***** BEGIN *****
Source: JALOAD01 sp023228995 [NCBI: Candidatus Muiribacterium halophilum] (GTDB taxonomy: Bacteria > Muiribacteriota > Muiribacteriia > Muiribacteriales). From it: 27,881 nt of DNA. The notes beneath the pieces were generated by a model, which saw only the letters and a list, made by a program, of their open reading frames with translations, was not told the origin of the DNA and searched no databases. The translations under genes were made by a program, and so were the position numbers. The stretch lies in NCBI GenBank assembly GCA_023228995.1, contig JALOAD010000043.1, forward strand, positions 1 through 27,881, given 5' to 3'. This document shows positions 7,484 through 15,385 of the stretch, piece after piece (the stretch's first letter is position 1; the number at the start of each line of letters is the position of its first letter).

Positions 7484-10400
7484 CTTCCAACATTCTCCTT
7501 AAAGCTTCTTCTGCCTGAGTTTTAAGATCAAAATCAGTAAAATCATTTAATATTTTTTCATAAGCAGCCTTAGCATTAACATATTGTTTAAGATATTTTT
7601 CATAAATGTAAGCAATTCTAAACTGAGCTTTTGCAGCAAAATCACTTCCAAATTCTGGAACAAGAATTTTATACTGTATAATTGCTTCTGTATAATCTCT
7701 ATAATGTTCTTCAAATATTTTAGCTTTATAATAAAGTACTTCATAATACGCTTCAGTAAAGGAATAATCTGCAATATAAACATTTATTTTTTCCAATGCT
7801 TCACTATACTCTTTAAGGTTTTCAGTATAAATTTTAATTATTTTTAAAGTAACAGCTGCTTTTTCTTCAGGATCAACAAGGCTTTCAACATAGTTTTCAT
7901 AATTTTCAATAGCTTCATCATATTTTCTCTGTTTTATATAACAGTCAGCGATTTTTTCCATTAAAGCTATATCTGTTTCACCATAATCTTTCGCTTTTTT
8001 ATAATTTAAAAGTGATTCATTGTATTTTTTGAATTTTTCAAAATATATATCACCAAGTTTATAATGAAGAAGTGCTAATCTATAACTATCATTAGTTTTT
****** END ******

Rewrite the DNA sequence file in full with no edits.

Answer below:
Source: JALOAD01 sp023228995 [NCBI: Candidatus Muiribacterium halophilum] (GTDB taxonomy: Bacteria > Muiribacteriota > Muiribacteriia > Muiribacteriales). From it: 27,881 nt of DNA. The notes beneath the pieces were generated by a model, which saw only the letters and a list, made by a program, of their open reading frames with translations, was not told the origin of the DNA and searched no databases. The translations under genes were made by a program, and so were the position numbers. The stretch lies in NCBI GenBank assembly GCA_023228995.1, contig JALOAD010000043.1, forward strand, positions 1 through 27,881, given 5' to 3'. This document shows positions 7,484 through 15,385 of the stretch, piece after piece (the stretch's first letter is position 1; the number at the start of each line of letters is the position of its first letter).

Positions 7484-10400
7484 CTTCCAACATTCTCCTT
7501 AAAGCTTCTTCTGCCTGAGTTTTAAGATCAAAATCAGTAAAATCATTTAATATTTTTTCATAAGCAGCCTTAGCATTAACATATTGTTTAAGATATTTTT
7601 CATAAATGTAAGCAATTCTAAACTGAGCTTTTGCAGCAAAATCACTTCCAAATTCTGGAACAAGAATTTTATACTGTATAATTGCTTCTGTATAATCTCT
7701 ATAATGTTCTTCAAATATTTTAGCTTTATAATAAAGTACTTCATAATACGCTTCAGTAAAGGAATAATCTGCAATATAAACATTTATTTTTTCCAATGCT
7801 TCACTATACTCTTTAAGGTTTTCAGTATAAATTTTAATTATTTTTAAAGTAACAGCTGCTTTTTCTTCAGGATCAACAAGGCTTTCAACATAGTTTTCAT
7901 AATTTTCAATAGCTTCATCATATTTTCTCTGTTTTATATAACAGTCAGCGATTTTTTCCATTAAAGCTATATCTGTTTCACCATAATCTTTCGCTTTTTT
8001 ATAATTTAAAAGTGATTCATTGTATTTTTTGAATTTTTCAAAATATATATCACCAAGTTTATAATGAAGAAGTGCTAATCTATAACTATCATTAGTTTTT